“These two commandments sum up and upon them depend all the Law and the Prophets.” Matthew 22:40 (Amplified)

Simply put, we are to love God first, and then we are to love others, as we love ourselves. If we embrace and follow this belief, we are following God’s will for our lives and we are not living in sin.  The Apostle Paul put it this way:

“For the whole law [concerning human relationships] is complied with in one precept. You shall love your neighbor as [you do] yourself.” Galatians 5:14 (Amplified)

Let no debt remain outstanding, except the continuing debt to love one another, for he who loves his fellowman has fulfilled the law. The commandments, “Do not commit adultery,” “Do not murder,” “Do not steal,” “Do not covet,” and whatever other commandment there may be, are summed up in this one rule: “Love your neighbor as yourself.”   Love does no harm to its neighbor. Therefore love is the fulfillment of the law. Romans 13:8-10 (NIV)

Therefore sin is simply this: if I do not love God and put Him first in my life, this is a sin. If I mistreat others or myself spiritually, emotionally or physically, it is a sin. Love is the basis for all of God’s laws, old and new. Sin is the absence or distortion of this love.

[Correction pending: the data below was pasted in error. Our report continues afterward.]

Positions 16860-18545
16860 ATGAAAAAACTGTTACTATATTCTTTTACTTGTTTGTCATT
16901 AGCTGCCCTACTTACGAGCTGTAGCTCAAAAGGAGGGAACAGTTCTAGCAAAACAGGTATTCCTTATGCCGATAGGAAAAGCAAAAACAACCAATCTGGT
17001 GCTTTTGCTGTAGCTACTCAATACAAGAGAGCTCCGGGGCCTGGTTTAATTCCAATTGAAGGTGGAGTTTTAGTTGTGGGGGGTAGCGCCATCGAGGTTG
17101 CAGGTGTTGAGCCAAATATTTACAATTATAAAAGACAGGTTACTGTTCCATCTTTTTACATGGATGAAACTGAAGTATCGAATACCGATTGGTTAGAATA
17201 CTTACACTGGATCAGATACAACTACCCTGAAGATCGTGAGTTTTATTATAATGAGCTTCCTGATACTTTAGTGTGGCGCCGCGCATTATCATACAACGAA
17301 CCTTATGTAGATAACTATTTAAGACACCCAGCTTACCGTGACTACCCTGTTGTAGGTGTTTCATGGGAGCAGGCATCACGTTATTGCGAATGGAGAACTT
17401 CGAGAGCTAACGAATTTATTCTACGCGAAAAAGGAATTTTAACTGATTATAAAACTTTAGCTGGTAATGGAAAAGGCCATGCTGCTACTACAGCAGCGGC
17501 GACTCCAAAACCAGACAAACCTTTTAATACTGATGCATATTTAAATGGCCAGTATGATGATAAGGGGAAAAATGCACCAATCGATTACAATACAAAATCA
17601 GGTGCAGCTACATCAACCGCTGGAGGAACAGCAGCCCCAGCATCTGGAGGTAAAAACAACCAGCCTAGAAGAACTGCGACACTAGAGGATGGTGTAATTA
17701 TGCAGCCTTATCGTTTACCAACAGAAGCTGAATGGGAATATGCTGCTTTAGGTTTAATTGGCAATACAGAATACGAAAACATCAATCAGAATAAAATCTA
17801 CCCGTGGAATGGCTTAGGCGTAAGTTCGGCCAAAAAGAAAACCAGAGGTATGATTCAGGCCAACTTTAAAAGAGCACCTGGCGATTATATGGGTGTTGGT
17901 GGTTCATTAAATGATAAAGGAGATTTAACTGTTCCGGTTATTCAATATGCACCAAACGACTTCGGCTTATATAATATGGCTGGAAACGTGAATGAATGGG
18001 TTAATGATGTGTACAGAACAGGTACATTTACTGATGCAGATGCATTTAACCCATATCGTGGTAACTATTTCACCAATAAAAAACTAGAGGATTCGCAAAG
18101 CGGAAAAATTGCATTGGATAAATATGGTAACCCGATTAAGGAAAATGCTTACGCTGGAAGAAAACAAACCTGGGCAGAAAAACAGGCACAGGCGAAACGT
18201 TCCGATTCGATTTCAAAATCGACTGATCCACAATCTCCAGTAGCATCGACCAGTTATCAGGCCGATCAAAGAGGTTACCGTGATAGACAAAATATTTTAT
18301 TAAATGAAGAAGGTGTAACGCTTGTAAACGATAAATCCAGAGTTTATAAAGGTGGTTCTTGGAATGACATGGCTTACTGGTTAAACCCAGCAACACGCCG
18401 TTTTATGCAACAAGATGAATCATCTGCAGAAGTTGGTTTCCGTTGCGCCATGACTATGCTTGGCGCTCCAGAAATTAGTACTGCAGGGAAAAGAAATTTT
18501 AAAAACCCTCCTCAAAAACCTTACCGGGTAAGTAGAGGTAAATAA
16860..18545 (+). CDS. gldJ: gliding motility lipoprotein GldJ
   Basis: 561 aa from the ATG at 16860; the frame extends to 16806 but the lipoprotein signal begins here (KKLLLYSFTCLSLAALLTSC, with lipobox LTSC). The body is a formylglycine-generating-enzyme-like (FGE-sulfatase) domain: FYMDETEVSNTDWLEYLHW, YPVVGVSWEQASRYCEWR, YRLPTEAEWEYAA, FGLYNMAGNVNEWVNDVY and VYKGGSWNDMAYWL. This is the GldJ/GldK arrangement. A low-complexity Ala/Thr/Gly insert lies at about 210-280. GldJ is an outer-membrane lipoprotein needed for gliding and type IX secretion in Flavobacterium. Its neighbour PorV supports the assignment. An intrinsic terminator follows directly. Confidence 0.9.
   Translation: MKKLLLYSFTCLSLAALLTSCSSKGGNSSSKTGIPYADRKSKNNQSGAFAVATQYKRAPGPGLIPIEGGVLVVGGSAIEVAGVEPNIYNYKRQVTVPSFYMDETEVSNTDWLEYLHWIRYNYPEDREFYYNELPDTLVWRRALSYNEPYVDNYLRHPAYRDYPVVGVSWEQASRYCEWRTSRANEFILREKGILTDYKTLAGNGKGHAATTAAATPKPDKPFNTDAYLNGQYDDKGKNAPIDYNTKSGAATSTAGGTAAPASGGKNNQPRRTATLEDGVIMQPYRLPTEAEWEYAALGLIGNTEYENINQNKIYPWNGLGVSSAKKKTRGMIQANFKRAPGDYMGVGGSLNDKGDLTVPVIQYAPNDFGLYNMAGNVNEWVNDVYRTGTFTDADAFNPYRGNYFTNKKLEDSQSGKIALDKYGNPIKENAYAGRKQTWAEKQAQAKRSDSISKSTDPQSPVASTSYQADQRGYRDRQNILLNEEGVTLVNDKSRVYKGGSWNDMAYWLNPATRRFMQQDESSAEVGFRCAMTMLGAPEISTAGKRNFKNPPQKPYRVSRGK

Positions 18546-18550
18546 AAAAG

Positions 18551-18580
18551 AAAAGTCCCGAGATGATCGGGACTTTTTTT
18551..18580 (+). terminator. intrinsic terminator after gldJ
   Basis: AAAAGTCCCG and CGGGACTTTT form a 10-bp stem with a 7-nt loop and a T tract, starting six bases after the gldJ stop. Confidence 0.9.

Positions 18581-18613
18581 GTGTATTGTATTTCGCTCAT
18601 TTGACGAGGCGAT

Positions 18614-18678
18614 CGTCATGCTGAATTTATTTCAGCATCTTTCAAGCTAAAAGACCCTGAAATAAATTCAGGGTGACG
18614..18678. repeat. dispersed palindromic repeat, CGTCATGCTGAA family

So is homosexuality a sin? “It depends” is my answer. The question is no longer ‘gay’ or ‘straight’ but an issue of love in the relationship. First and foremost, is this relationship encouraging both partners’ spiritual growth and relationship with God?” And second, is this a relationship loving and healthy for both parties? God is not concerned with the superficial things that worry us. He does not care what our sexual orientation, gender, skin color, or church affiliation is. These things have no meaning to God. He goes straight to the heart of the matter and simply asks the question, “Is this relationship based on, and operating in, My love or not?”

4. The Witness of our Lives

Our very lives give testimony to the God we serve.

Here we are, a group of Christians who just happen to be gay. We’ve built churches, fed the hungry, taught Bible study, led worship, preached the sermons, led some to Christ and others back to Christ! We’ve encouraged one another. Comforted one another. Many have experienced spiritual gifts in operation (Acts 10:1-11:18). We’ve witnessed miracles. We’ve participated in miracles. Some of us are here by a miracle!